at io.netty.channel.DefaultChannelHandlerContext.connect(DefaultChannelHandlerContext.java:480) [netty-all-4.0.15.Final.jar:4.0.15.Final]

                  at io.netty.channel.ChannelOutboundHandlerAdapter.connect(ChannelOutboundHandlerAdapter.java:47) [netty-all-4.0.15.Final.jar:4.0.15.Final]

                  at io.netty.channel.CombinedChannelDuplexHandler.connect(CombinedChannelDuplexHandler.java:168) [netty-all-4.0.15.Final.jar:4.0.15.Final]

                  at io.netty.channel.DefaultChannelHandlerContext.invokeConnect(DefaultChannelHandlerContext.java:495) [netty-all-4.0.15.Final.jar:4.0.15.Final]

                  at io.netty.channel.DefaultChannelHandlerContext.connect(DefaultChannelHandlerContext.java:480) [netty-all-4.0.15.Final.jar:4.0.15.Final]

                  at io.netty.channel.ChannelDuplexHandler.connect(ChannelDuplexHandler.java:50) [netty-all-4.0.15.Final.jar:4.0.15.Final]

                  at io.netty.channel.DefaultChannelHandlerContext.invokeConnect(DefaultChannelHandlerContext.java:495) [netty-all-4.0.15.Final.jar:4.0.15.Final]

                  at io.netty.channel.DefaultChannelHandlerContext.connect(DefaultChannelHandlerContext.java:480) [netty-all-4.0.15.Final.jar:4.0.15.Final]

                  at io.netty.channel.DefaultChannelHandlerContext.connect(DefaultChannelHandlerContext.java:465) [netty-all-4.0.15.Final.jar:4.0.15.Final]

                  at io.netty.channel.DefaultChannelPipeline.connect(DefaultChannelPipeline.java:847) [netty-all-4.0.15.Final.jar:4.0.15.Final]

                  at io.netty.channel.AbstractChannel.connect(AbstractChannel.java:199) [netty-all-4.0.15.Final.jar:4.0.15.Final]

                  at io.netty.bootstrap.Bootstrap$2.run(Bootstrap.java:165) [netty-all-4.0.15.Final.jar:4.0.15.Final]

                  at io.netty.util.concurrent.SingleThreadEventExecutor.runAllTasks(SingleThreadEventExecutor.java:354) [netty-all-4.0.15.Final.jar:4.0.15.Final]

                  at io.netty.channel.nio.NioEventLoop.run(NioEventLoop.java:353) [netty-all-4.0.15.Final.jar:4.0.15.Final]

                  at io.netty.util.concurrent.SingleThreadEventExecutor$2.run(SingleThreadEventExecutor.java:101) [netty-all-4.0.15.Final.jar:4.0.15.Final]

                  at java.lang.Thread.run(Thread.java:744) [rt.jar:1.7.0_45]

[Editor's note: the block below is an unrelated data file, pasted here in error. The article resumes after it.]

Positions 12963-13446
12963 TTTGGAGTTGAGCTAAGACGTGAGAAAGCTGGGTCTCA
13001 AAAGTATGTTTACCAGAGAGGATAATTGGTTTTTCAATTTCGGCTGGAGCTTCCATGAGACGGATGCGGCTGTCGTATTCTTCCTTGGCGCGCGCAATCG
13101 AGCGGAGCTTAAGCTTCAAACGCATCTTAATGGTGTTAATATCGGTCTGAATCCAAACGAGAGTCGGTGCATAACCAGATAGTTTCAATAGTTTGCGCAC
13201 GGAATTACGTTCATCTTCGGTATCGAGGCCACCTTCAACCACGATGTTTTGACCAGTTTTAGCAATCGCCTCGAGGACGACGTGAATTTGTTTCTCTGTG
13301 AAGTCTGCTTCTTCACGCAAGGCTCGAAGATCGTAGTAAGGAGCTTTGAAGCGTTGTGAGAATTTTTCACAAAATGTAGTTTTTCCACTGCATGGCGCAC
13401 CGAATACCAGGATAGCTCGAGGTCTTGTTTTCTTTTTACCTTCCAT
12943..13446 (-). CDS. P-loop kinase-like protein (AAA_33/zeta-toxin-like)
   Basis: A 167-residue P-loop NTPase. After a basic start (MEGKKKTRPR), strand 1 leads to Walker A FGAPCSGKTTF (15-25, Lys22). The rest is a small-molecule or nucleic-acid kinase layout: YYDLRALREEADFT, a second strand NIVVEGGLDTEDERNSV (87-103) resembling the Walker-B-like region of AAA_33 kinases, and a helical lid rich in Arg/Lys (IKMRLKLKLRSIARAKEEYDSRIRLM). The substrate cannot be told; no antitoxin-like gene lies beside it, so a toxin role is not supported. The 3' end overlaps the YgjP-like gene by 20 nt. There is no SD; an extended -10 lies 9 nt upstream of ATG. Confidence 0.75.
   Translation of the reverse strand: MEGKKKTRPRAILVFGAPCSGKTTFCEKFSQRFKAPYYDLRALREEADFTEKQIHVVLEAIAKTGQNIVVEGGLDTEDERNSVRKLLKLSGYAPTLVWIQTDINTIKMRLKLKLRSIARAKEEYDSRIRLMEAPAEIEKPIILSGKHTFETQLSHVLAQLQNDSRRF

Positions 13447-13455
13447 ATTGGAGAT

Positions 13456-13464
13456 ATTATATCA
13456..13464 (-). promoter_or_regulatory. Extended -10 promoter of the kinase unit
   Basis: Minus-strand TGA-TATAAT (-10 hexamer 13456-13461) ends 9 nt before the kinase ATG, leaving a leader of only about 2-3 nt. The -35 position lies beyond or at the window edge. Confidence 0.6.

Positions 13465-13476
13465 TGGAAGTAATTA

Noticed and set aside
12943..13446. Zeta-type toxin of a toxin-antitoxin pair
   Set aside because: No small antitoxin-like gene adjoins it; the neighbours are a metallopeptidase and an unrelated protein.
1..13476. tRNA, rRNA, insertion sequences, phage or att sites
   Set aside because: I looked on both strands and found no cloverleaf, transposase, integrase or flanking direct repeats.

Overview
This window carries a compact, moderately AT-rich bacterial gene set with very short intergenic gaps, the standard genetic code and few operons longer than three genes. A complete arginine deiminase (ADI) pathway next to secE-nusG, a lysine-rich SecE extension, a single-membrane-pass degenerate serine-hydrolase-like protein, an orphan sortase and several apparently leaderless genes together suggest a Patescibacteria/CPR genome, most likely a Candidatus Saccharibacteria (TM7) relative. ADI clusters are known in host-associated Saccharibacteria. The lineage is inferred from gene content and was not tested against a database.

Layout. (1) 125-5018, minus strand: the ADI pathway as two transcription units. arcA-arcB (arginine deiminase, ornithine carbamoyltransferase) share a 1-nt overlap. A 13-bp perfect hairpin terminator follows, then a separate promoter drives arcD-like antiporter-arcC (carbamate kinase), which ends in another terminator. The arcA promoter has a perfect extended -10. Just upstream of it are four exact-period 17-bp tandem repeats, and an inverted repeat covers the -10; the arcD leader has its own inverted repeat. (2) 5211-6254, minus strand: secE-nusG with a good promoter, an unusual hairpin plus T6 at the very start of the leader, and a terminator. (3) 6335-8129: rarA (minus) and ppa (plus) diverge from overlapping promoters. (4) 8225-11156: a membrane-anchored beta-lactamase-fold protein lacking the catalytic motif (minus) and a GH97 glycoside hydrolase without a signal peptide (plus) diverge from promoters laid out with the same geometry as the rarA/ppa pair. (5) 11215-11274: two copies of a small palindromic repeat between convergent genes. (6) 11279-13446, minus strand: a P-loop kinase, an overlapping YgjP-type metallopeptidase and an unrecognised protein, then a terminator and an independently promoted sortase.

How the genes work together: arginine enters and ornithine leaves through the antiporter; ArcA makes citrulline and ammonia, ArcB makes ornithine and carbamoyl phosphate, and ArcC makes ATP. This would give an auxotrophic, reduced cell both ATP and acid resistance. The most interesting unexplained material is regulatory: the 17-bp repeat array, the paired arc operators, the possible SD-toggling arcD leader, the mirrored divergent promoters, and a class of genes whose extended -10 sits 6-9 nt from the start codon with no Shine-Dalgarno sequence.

• 4. Re: public interface - how to allow ip address + localhost
                Brian Stansberry Master

                What sort of messaging clustering are you doing? The problem is very likely coming from the two http-connector resources in the messaging subsystem. If you don't have remote messaging clients, you should be able to remove those, along with the "<connection-factory name="RemoteConnectionFactory">" that references them, leaving just the in-vm connector for use by internal clients.

                 

                If you need remote messaging, then you'll need to add a new interface, assigned to 192.168.1.xxx and then add an outbound-socket-binding. Then reference that outbound-socket-binding's name in the http-connector element's socket-binding attribute.

                • 5. Re: public interface - how to allow ip address + localhost
                  Brian Stansberry Master

                  To elaborate a bit further on my last response. What the connector elements in the messaging subsystem are for is providing information to messaging clients telling them how to connect to the server remotely. The socket-binding attribute is used to set the address/port to which the client will be told to send traffic. A 0.0.0.0 address won't work for that; an actual IP address or a resolvable hostname is needed. What address to use depends on what the messaging client needs. If the client is running in the same vm as the server, then it doesn't need a remote connection at all; it can use the in-vm connector by looking up the connection factory at java:/ConnectionFactory. If the client is expected to be running in the same machine, then the address can be 127.0.0.1. Otherwise it needs to be the 192.168 address.